This problem may be caused by:
- A slipped disc
- Worn cervical discs
- Tumors inside the spinal cord or pushing on the spinal cord
- Bone spurs
- Dislocation or fracture of the neck
- Traumatic injury to the cervical spine
- Problems with the immune system, such as transverse myelitis, multiple sclerosis , or neuromyelitis optica
Things that may raise the risk of this problem are:
- Poor blood supply
- Problems with the immune system, such as rheumatoid arthritis , multiple sclerosis, or neuromyelitis optica
- Vascular disease
- Degenerative disease
- A history of bone or back problems
- History of cancer involving the bones
- Being born with a narrow spinal canal
- Jobs or sports that involve regular stretching and straining of spine
Problems may be:
- Pain in the shoulder and arms
- Tingling or numbness in the arms and legs
- Trouble walking or balancing
- Muscle weakness
- Problems flexing the neck
- Problems with fine motor control, such as buttoning a shirt
- Unusual movements
- Bowel or bladder problems
- Weakness below the waist or in all four limbs
The doctor will ask about your symptoms and health history. A physical exam will be done. It will focus on any muscle weakness. A neurological exam may also be done.
Images may be taken of the spine. This can be done with:
- MRI scan
- CT myelogram
Other tests may be:
- Electromyography (EMG)
- Somatosensory evoked potentials
- Visual evoked potential test (VEP)
The cause will need to be treated. Symptoms may be managed with:
- Physical therapy to improve strength, flexibility, and range of motion
- Occupational therapy to help with daily tasks and self-care
- Medicine to ease pain and swelling
Some people may need surgery to ease pressure on the spinal cord. Choices are:
- Discectomy —to remove part of an intervertebral disc that is putting pressure on the spinal cord or nerve root
- Laminectomy —to remove a portion of a vertebra called the lamina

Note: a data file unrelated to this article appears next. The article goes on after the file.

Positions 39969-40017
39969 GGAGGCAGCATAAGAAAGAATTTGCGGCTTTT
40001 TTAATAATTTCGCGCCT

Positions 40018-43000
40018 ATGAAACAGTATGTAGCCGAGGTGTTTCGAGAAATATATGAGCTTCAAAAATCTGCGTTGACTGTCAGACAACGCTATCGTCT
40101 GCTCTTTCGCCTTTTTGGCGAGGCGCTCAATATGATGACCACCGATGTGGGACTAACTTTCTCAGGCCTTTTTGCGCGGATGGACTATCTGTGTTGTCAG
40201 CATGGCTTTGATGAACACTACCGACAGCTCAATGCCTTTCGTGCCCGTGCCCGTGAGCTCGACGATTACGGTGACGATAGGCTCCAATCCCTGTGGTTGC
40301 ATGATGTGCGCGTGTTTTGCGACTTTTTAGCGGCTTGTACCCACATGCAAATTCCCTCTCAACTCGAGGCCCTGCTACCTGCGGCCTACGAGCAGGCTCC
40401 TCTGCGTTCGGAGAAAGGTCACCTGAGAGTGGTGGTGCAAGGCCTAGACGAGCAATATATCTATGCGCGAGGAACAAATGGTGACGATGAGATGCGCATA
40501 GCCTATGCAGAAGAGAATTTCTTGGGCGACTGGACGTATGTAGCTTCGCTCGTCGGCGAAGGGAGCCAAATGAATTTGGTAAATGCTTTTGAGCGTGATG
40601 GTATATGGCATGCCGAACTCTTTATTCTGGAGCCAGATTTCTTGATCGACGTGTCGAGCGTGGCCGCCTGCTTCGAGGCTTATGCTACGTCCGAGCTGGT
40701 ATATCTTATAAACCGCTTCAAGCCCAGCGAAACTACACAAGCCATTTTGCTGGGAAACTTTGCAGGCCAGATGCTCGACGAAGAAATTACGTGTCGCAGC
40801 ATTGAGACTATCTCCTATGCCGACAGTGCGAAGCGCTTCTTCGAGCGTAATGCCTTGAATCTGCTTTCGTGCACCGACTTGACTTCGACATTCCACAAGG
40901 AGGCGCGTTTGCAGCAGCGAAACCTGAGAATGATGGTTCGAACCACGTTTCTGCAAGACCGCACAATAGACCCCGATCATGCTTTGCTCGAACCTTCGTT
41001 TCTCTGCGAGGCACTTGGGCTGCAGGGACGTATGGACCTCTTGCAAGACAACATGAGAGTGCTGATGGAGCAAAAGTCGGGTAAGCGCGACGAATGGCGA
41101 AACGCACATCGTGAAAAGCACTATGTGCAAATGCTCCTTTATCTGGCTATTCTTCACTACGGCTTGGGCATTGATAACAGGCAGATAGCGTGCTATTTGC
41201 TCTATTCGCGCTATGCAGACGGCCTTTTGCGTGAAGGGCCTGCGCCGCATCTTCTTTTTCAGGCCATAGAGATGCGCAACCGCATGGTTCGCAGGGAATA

- Fusion of the vertebrae
|Screws and a plate prevent the vertebrae from putting pressure on the spinal cord.|
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This content is reviewed regularly and is updated when new and relevant evidence is made available. This information is neither intended nor implied to be a substitute for professional medical advice. Always seek the advice of your physician or other qualified health provider prior to starting any new treatment or with questions regarding a medical condition.
Edits to original content made by Denver Health.
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a (Myelopathy, Cervical)
National Institute of Neurological Disorders and Stroke http://www.ninds.nih.gov
United Spinal Association http://www.spinalcord.org
Canadian/American Spinal Research Organizations http://www.csro.com
Health Canada https://www.canada.ca
Altaf F, Heran MK, et al. Back pain in children and adolescents. Bone Joint J. 2014 Jun;96-B(6):717-723.
Cervical myelopathy. Johns Hopkins Medicine website. Available at: https://www.hopkinsmedicine.org/healthlibrary/conditions/adult/orthopaedic%5Fdisorders/CervicalMyelopathy%5F22,CervicalMyelopathy. Accessed January 26, 2021.
Lumbar spondylolysis. EBSCO DynaMed website. Available at: https://www.dynamed.com/condition/lumbar-spondylolysis. Accessed January 26, 2021.
Older adult falls. Centers for Disease Control and Prevention website. Available at: http://www.cdc.gov/homeandrecreationalsafety/falls/index.html. Accessed January 26, 2021.